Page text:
Man with long criminal history sent to prison for break-in spree.

August 14, 2018


Man with long criminal history sent to prison for break-in spree.


By Allison Scarbrough, Editor.

LUDINGTON — A 34-year-old Fountain man who went on a crime spree with an accomplice last March, breaking into cabins in the Tallman Lake area of Branch Township, was sentenced to seven to 50 years in prison for three convictions of second-degree home invasion Tuesday, Aug. 14, in 51st Circuit Court.

Lee Hamilton Colby has a long criminal history including seven prior felonies and 14 previous misdemeanors, said Judge Susan K. Sniegowski. Colby was a parole absconder in New Hampshire at the time he committed the crimes with Chad Fredrick Collins.

Collins was sentenced last week to three to 15 years in prison and is eligible for Special Alternative Incarceration (SAI) or boot camp through the Michigan Department of Corrections.

Both men were initially facing eight felony charges, including first-degree home invasion, four counts of second-degree home invasion, felony firearm, breaking and entering a building with intent and possession of burglary tools.

They were armed when they broke into the cabins, stealing electronics and several other items. Deputies recovered nearly 50 pieces of stolen property, including TVs, power tools, propane tanks, grills, yard tools, household appliances and food. They used wheelbarrows to transport the stolen items, said Mason County Prosecutor Paul Spaniola.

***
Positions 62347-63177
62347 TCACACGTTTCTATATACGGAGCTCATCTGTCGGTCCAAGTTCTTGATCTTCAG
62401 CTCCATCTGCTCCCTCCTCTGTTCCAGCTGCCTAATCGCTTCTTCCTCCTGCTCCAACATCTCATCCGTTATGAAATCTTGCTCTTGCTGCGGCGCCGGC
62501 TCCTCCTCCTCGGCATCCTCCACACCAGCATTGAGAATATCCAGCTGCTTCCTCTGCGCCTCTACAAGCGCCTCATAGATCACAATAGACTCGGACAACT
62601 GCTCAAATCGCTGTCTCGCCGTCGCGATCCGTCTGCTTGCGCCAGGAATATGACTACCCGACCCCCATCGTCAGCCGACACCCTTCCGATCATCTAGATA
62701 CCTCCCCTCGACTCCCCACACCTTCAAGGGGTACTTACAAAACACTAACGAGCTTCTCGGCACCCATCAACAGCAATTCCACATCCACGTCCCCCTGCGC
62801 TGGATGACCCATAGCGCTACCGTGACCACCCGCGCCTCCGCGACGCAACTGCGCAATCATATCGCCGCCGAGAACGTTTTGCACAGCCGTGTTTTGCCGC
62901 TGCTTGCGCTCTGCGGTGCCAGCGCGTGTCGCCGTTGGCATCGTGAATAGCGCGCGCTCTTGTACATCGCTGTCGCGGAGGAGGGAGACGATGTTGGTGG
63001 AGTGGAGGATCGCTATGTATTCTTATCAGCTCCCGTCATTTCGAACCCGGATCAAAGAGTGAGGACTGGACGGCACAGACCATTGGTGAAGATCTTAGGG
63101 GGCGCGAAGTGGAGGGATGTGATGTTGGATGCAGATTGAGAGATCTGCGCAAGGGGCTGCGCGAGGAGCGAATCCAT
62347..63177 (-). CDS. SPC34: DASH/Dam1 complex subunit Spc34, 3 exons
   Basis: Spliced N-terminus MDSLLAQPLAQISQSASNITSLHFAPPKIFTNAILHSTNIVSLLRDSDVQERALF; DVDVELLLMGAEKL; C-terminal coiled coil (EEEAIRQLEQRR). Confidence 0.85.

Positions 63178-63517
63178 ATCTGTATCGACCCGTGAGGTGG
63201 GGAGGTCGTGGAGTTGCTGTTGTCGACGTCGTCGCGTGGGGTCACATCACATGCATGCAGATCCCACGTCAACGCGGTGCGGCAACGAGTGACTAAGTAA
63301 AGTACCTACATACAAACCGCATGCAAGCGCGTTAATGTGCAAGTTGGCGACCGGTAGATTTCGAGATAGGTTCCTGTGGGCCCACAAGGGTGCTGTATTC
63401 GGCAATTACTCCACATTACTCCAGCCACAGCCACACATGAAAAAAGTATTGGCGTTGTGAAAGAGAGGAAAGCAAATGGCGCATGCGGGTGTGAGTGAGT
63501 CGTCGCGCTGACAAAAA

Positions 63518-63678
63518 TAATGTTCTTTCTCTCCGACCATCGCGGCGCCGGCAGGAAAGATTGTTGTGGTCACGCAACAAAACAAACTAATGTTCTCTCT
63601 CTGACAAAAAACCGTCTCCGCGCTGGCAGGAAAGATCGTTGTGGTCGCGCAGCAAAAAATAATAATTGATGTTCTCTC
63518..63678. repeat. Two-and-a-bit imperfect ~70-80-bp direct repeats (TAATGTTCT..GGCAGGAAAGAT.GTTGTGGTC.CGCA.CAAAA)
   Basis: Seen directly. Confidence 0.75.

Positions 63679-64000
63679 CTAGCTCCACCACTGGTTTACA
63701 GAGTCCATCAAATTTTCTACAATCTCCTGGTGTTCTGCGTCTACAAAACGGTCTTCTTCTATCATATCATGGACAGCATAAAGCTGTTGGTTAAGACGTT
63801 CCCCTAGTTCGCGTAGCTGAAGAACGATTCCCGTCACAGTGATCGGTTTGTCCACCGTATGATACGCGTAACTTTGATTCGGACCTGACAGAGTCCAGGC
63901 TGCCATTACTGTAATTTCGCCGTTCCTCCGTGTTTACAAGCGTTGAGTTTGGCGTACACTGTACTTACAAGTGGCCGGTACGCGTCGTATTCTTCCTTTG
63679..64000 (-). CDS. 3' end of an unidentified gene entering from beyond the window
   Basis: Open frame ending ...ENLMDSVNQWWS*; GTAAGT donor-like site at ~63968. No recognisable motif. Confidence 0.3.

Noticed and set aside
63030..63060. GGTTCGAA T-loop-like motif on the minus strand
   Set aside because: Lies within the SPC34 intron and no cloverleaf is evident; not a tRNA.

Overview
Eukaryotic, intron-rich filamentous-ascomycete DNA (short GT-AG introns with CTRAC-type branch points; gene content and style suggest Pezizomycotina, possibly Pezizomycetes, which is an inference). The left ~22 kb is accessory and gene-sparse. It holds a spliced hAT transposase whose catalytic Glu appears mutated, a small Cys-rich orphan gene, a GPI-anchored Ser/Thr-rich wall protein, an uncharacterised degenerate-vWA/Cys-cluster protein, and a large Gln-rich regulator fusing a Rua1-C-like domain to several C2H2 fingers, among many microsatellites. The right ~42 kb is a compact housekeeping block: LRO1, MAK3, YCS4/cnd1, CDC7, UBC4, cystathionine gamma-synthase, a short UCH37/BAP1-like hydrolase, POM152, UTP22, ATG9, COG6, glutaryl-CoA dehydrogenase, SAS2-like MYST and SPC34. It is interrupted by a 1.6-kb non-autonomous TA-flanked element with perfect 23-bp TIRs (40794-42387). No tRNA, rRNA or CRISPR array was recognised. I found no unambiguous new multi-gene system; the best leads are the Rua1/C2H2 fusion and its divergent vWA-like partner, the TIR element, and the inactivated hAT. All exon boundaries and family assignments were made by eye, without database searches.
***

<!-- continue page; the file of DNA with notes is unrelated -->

Mason County sheriff’s deputies tracked their footprints from one crime scene to another, said Mason County Sheriff Kim Cole, and ultimately tracked them down to one of the residences they had broken into.

“This crime has affected me in many ways,” said one of the victims during Collins’ sentencing last week. Her father’s World War II parachute bag was stolen, along with a .22 caliber rifle, her prescribed medication, and several personal papers such as her birth certificate. “My grandchildren are scared to stay there,” she said.

Restitution totaling $2,463 is joint and several with Collins.

Colby’s attorney David Glancy said his client was “no true leader in this situation” despite his lengthy criminal record.

Spaniola cited his long criminal history in New Hampshire, which includes assault, theft, forgery, dangerous weapons, drugs and resisting police. In Michigan, he has a child abuse conviction along with other crimes.

“Your Honor, I make no excuses for my actions. What I did was wrong. I am truly and sincerely sorry for that,” Colby said. He admitted that he has a long criminal history, which began shortly after he ran away from home at age 14 to escape abuse.

“Unfortunately, addiction has a horrible way of blinding a person,” he said.

“I am thankful for my incarceration — it gives me clarity.” He told the judge he wished he had learned from his “painful past” instead of using drugs.

Colby also said “the other victim” in this matter is his 2-year-old son, who will have to grow up without him because of his incarceration.

“I grew up with an incarcerated father,” he said. “It’s my job to protect him. He is my everything. Yes, I should have thought of him before I committed the crimes.

“I know I need repair,” he told the judge. “The best part of me is my relationship with my son.”

“I’ve listened with what you’ve had to say today,” Sniegowski said. “You’re not in any position to be a good example for your son right now. But, you can get there.”

Colby received credit for 157 days served in jail.

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